Choice. It is one of the most primary and foundational tenets of American democracy and society. Never before has the power and freedom of choice (or the lack thereof) been a more important issue to discuss.
In the wake of the recent Supreme Court decision of Dobbs v. Jackson, the discourse on choice became the pivotal focus. State’s choice versus women’s choice. A key takeaway of this groundbreaking case is the importance of preserving the sacred right of “choice.”
So how do we protect and empower the freedom to choose? How do we enable choice? We must provide the necessary and relevant information for the decisionmaker first, to know there is a choice; and second, to make an informed decision.
In almost every buying decision, one inescapable factor to consider is the price tag. We, as consumers, typically know the price of each option available and factor that into our decision as we make our coveted choice. No matter how glorious that spicy red convertible looks, the first question is likely, “How much does it cost?”
With the recent rise in global gas prices, we are painfully informed consumers. We know the price of gas before we fill up our thirsty car. In fact, the prices are clearly displayed in dazzling lights above the gas station to show the consumer exactly what they will be paying. Similarly, we do not buy our groceries without knowing the price of the gallon of milk. We do not buy our clothes without knowing the price of the shirt. We do not buy the ticket without knowing the price of the seat. Because price is so integral in the decision-making process, we as consumers refuse to purchase without first knowing the cost.
However, price transparency stops short when it comes to healthcare. One of the most common ways consumers interact with the healthcare system is through prescriptions. As consumers, patients should know what the price of their medication will be when they walk up to the pharmacy counter. Too often however, a patient will go to the pharmacy and find out that the drug their doctor prescribed is too expensive or is not covered by insurance. The patient then goes home empty-handed and frustrated that their doctor wrote a prescription they could not afford. This tension leads to distrust in their physician and can significantly impact their health outcomes.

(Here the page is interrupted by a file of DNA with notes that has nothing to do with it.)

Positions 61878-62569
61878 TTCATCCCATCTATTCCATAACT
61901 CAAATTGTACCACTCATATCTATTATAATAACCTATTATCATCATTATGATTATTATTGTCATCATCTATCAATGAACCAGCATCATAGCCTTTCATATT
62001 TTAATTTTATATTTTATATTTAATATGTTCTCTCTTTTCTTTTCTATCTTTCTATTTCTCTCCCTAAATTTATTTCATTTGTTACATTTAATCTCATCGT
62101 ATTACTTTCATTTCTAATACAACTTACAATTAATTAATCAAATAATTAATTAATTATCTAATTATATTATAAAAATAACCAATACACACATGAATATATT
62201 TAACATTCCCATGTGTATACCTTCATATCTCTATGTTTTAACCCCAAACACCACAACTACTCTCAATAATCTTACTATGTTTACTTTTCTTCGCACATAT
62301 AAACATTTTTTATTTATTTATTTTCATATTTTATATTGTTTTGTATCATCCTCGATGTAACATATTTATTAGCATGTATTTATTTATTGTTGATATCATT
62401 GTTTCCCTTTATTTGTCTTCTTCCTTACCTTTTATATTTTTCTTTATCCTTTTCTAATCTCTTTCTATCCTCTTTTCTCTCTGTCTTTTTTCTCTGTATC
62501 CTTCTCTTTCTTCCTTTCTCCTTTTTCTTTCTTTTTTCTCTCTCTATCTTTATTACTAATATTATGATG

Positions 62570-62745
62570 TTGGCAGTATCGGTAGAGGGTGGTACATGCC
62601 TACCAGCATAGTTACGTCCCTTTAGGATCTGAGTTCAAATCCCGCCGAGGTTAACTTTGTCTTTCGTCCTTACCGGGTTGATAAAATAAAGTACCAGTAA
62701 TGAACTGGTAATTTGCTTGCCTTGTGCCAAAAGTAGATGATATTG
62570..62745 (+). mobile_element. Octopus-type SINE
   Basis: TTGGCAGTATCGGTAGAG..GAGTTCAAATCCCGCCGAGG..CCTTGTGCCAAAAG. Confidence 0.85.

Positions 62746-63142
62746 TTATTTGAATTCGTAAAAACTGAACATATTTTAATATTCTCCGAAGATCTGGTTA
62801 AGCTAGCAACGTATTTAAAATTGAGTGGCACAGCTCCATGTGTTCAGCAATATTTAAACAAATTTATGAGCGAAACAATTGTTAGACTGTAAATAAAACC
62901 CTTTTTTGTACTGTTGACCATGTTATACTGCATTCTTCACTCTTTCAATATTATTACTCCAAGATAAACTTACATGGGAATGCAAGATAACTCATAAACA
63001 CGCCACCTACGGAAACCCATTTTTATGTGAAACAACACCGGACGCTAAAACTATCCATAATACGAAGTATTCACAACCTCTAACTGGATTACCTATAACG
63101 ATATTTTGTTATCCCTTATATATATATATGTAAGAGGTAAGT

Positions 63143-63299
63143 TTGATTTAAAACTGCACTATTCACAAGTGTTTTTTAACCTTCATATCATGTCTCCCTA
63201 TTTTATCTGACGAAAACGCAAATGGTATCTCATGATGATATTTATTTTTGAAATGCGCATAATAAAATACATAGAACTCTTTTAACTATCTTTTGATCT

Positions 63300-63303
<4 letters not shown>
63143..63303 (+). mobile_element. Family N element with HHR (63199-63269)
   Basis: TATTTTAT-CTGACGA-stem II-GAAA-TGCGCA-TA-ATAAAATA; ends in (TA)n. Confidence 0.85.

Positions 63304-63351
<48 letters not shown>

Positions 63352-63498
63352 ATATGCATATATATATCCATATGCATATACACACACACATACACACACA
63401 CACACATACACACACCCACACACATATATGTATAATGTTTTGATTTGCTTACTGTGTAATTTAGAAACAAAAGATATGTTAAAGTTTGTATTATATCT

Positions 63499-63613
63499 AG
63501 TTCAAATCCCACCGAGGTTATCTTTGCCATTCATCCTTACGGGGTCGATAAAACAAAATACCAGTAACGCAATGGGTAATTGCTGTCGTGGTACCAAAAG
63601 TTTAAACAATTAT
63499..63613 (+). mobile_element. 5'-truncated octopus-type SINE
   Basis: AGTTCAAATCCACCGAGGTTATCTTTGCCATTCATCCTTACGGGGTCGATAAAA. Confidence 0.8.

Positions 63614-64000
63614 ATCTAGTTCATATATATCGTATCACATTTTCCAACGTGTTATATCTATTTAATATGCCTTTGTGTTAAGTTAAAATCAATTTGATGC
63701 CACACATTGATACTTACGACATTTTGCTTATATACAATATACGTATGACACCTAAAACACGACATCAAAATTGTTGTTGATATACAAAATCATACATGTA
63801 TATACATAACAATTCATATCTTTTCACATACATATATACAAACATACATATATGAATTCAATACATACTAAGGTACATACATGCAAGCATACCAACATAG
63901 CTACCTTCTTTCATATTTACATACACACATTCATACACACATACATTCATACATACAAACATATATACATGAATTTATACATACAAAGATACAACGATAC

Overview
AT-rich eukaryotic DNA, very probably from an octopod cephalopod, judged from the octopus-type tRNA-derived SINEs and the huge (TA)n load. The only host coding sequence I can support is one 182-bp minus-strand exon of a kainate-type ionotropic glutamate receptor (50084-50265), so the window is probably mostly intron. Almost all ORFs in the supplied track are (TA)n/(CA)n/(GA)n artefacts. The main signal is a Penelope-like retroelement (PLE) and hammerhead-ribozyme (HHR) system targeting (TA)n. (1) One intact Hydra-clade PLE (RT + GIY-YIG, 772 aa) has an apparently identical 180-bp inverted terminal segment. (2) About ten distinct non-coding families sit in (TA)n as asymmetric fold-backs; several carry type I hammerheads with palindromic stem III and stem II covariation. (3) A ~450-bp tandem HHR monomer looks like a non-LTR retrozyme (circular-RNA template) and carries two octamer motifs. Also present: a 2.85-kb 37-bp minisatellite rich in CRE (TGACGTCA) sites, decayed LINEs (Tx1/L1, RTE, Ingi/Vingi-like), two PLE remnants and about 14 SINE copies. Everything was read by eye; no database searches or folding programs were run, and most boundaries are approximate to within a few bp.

Why do we accept not knowing the price of something as intimate, lifesaving, and vital to our health as a prescription? Why is it that consumer transparency and consumer choice is protected in almost all other sectors and industries? As consumers of health, patients have less transparency, autonomy, and empowerment in their care.
Patients must be given the same rights and access to pricing information as other consumers. They must be active in their own decisions when the conversation concerns what is best for their health.
Just this decade, price transparency policy is becoming a reality, leading to the publishing of prices for covered services. But thousands of lines of data and endless iterations of complex plan designs prevent the average patient from truly understanding what they owe prior to receiving care. While price transparency policy is providing tailwinds, it has not gone far enough to help average consumers and providers understand real-time costs and make informed care decisions.
True price transparency provides clarity in the murky morass of healthcare and prescription costs. It enables consumer choice by providing informed decision-making power and increased visibility into lower-cost and alterative options. In choosing patients over profits, we must give patients their right of choice through transparency. We must allow consumers to understand and choose what health care regimen is best for them.
The freedom of consumer choice must be protected. By providing transparency at the point of care, Arrive Health is putting patients back in the driver’s seat. Arrive Health works to ensure that patients and providers have the information needed to make the best choice when it matters most. Arrive Health is clearing the way for better data, better decisions, and better care.
Through this blog series, we will provide a glimpse into price transparency, interoperability, and prior authorization policy, to shed light on successes, as well as some of the hurdles that we – as an industry – are coming up against in terms of providing patients access to affordable care.
Part 2 Coming Soon.